The use of dempster-shafer model and GIS in integration of geoscientific data for porphyry copper potential mapping, north of Shahr-e-Babak, Iran
The Meiduk porphyry copper deposit, situated near Meiduk village (Fig. 1) is hosted by Eocene andesitic and basaltic rocks. The main intrusive body responsible for mineralization-alteration at Meiduk is an epizonal dioritic porphyry stock of Oligocene to Pliocene age (Bazin and Hubner 1969). This deposit was mined in ancient times and is currently mined for its porphyry copper. The copper ore grade in the supergene zone varies between 1% and 3%, the average being 1.52% Cu. The supergene plus hypogene ore reserves amount to 20 million tones (Geological Survey of Iran 1973).
The Sara copper occurrence is located northwest of Meiduk deposit (Fig. 1). The geology and mineralization is very similar to that of Meiduk. Altered dioritic porphyrite, is exposed over an area of about 1.5 km2 and surrounded by weakly altered Eocene volcanites and pyroclastites. Geochemical measurements indicate copper concentrations of 120-500 ppm. The exploratory drilling in the altered intrusive confirmed the presence of porphyry-tye copper mineralization. The ore grade was low, on average about 0.15% Cu, and no supergene enrichment was detected (Geological Survey of Iran 1973).
The Chah-Mesi polymetallic deposit is located at the east of the Meiduk village (Fig. 1).The rocks of this area are comprised of Eocene volcanic-sedimentary complex, subvolcanic intrusive bodies of intermediate composition, and Quaternary deposits. Both volcanites and porphyrite intrusives are highly faulted and fractured. The richest mineralization occurs along a diagonal fault between Eocene volcanites and diorite-porphyrite intrusives. According to Omaljev (1972), average ore grade include 1.27% copper, 1.01% lead and 2.12% zinc with minor amounts of silver (10-150 ppm) and gold (up to 7 ppm).
Figure 1: Geological map of the study area in the north of Shahr-e-Babak, Kerman, Iran.
Data input and pre-processing
The most time-consuming step in most GIS projects is building the database. According to variations in data models, data structures, and data formats, the input layers may have many sizes and shapes. A digital geoscientific data to be used in porphyry copper mineralization mapping in the study area was established.
A Geological map of Shahr-e-Babak, compiled by Geological Survey of Iran at a scale of 1:100000 was used as a source of lithologic and lineaments information. The bedrock geology was digitized as a series of polygons. In order to link each polygon to a lookup table containing attributes, a unique identifying number was given to it. There were 176 unique polygons that were regrouped into 24 geological categories so that each unit could be separately evaluated within the modelling process. A generalized version of the geological map is shown in Figure 1.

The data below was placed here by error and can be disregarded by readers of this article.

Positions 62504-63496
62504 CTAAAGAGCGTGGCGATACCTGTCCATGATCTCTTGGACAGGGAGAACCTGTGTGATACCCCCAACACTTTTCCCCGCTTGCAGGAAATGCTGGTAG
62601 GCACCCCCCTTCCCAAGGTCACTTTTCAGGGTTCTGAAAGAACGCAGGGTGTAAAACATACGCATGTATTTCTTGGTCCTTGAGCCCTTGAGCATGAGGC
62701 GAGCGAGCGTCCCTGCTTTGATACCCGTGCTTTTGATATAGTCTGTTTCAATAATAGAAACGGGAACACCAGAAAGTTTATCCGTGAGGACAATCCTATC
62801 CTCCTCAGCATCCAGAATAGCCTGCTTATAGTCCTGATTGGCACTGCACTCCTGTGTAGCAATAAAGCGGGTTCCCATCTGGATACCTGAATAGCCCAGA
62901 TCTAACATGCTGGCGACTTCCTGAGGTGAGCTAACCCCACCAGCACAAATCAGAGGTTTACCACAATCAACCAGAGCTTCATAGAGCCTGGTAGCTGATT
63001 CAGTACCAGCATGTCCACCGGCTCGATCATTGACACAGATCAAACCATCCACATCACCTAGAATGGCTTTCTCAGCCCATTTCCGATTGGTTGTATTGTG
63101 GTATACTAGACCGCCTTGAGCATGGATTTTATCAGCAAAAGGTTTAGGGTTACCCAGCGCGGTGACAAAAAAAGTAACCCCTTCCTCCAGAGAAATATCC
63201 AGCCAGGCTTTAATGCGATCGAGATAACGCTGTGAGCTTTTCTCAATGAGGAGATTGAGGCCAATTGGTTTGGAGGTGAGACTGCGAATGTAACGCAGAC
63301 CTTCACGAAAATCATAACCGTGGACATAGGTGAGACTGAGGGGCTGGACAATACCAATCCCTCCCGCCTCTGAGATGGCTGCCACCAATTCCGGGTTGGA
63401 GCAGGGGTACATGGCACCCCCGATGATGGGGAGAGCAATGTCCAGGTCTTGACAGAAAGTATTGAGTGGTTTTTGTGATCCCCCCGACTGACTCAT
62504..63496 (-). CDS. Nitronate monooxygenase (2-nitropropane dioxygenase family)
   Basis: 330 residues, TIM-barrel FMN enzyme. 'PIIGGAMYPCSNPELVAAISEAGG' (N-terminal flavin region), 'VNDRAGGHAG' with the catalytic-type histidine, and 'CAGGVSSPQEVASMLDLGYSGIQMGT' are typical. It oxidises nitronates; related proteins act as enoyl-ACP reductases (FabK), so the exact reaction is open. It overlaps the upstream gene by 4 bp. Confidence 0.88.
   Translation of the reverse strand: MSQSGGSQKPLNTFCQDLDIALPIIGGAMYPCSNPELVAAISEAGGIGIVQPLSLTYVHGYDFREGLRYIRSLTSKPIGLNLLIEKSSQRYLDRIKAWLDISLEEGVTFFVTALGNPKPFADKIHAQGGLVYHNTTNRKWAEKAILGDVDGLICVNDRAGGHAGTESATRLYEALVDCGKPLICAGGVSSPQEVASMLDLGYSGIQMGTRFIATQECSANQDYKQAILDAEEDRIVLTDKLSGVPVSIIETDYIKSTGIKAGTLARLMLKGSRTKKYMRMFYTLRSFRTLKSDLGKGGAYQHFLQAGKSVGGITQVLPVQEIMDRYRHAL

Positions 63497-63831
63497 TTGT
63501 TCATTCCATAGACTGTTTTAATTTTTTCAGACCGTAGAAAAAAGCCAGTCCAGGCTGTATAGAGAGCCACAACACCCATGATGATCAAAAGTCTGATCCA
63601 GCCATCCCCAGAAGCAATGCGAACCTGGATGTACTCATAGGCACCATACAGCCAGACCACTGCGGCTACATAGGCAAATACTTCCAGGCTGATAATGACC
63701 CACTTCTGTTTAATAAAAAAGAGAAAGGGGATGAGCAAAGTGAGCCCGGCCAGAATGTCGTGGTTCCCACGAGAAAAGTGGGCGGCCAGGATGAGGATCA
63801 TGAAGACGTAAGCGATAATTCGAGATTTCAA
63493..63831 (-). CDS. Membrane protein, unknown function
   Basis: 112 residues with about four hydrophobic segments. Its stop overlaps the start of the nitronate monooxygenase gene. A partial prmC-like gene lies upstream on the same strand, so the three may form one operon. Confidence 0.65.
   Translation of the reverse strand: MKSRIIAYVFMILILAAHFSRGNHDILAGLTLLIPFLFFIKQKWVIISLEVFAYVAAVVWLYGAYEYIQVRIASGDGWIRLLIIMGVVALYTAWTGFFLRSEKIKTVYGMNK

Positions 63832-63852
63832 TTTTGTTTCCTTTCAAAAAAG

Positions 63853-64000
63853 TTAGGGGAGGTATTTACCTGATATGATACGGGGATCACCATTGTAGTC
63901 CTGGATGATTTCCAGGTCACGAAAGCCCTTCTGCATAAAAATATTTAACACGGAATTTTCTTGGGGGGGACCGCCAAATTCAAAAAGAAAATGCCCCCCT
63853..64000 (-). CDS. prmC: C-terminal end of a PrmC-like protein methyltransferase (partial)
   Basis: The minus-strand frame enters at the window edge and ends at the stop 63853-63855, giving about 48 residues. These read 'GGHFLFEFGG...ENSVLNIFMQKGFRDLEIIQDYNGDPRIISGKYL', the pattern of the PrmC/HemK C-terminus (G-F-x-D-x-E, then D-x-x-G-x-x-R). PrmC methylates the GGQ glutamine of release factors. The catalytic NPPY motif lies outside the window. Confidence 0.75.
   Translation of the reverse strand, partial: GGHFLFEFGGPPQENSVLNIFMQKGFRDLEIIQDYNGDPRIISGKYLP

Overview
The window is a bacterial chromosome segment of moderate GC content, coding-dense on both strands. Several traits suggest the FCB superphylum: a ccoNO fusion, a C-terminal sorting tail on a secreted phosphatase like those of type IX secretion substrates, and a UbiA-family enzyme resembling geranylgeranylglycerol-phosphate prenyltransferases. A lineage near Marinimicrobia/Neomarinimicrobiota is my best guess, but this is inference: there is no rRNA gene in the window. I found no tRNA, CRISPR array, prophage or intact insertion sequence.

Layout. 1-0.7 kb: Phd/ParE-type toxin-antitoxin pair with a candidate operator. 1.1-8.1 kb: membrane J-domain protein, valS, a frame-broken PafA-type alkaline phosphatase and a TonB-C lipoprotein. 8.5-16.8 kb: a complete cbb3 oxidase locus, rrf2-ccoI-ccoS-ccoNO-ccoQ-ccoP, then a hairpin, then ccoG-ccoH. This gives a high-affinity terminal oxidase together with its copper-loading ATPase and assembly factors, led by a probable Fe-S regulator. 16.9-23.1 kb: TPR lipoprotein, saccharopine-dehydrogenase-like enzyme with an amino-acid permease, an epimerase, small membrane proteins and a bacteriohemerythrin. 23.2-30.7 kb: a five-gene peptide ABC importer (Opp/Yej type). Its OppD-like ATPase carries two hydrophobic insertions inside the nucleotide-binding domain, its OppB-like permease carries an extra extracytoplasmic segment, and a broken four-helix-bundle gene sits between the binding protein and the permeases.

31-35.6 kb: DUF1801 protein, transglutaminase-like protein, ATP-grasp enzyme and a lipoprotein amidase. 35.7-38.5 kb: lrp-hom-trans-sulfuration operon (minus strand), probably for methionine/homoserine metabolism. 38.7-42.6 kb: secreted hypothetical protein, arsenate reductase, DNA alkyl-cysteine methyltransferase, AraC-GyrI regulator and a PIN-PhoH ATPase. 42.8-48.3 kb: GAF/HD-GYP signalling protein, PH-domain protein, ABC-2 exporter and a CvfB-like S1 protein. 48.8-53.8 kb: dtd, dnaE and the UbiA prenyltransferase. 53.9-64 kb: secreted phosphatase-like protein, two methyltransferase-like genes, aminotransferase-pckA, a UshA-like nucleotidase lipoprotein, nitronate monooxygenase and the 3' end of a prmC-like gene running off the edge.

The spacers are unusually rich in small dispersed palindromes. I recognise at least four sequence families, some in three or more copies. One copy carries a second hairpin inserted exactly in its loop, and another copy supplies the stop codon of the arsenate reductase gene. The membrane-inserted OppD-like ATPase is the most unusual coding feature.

Remotely sensed data including aeromagnetic and Landsat Thematic Mapper (TM) were used as other sources of information on magnetic anomalies, part of structural features, and hydrothermal alteration haloes.
Stream sediment geochemical data consisting of 335 individual sample points were also used in the analysis. For each sample, data on geographic coordinates, geological sheet number, and concentration of 14 elements were provided. Concentrations of 6 elements, (Cu, Pb, Zn, Mo, As, and Ag), were processed and used in this study as pathfinders for porphyry copper deposits. The raw data were run by SPSS (Standard Package for Social Sciences) software and basic statistics for the samples were computed. The anomalous and background values of each element were then calculated. Geochemical anomaly patterns for the elements noted above were generated using the Surfer software. The output files were then converted into DXF format of AutoCad and imported into PC Arc/Info to be edited and clipped for the study area. Database for the anomalies of elements were managed using Foxpro software and the final coverages were then converted to a raster format usable in GIS.
Fig. 2: Support map for the porphyry copper deposits at the north of Shahr-e-Babak, Iran. The ordered legend is on the basis of increasing support. The locations of Meiduk and Sara porphyry copper deposits are also shown in this figure and the followings.
Linear structural features interpreted from aeromagnetic data were combined with lineaments available in geological map to generate a lineament map. The interpreted lineaments were digitized and input into GIS as a vector file. The lines provided in this layer were classified and coded into four main classes according to their direction. A geologic expert has considered the E-W direction as a criterion for porphyry copper occurrence in the Kerman region (Dimitrijevic 1973). In this form, weighting of lineament information by direction and distance to potential copper mineralization was possible. The E-W lineaments were selected, combined with lineaments interpreted from aeromagnetic data with same direction and finally converted to a raster format.
Porphyry copper deposits and occurrences have a direct spatial association with granitic to intermediate plutonic rocks (Guilbert and Park 1986). These plutonic rocks may act as a source for the metallic elements and / or the hydrothermal fluids responsible for mobilizing metals. For these reasons, contacts of appropriate intrusive bodies were considered as an important input parameter.
To enhance the alteration haloes around intrusive bodies,
the Crosta technique for principal component analysis
(Crosta and Moore 1989) was applied on reflective bands of Landsat
TM (Tangestani and Moore 2001).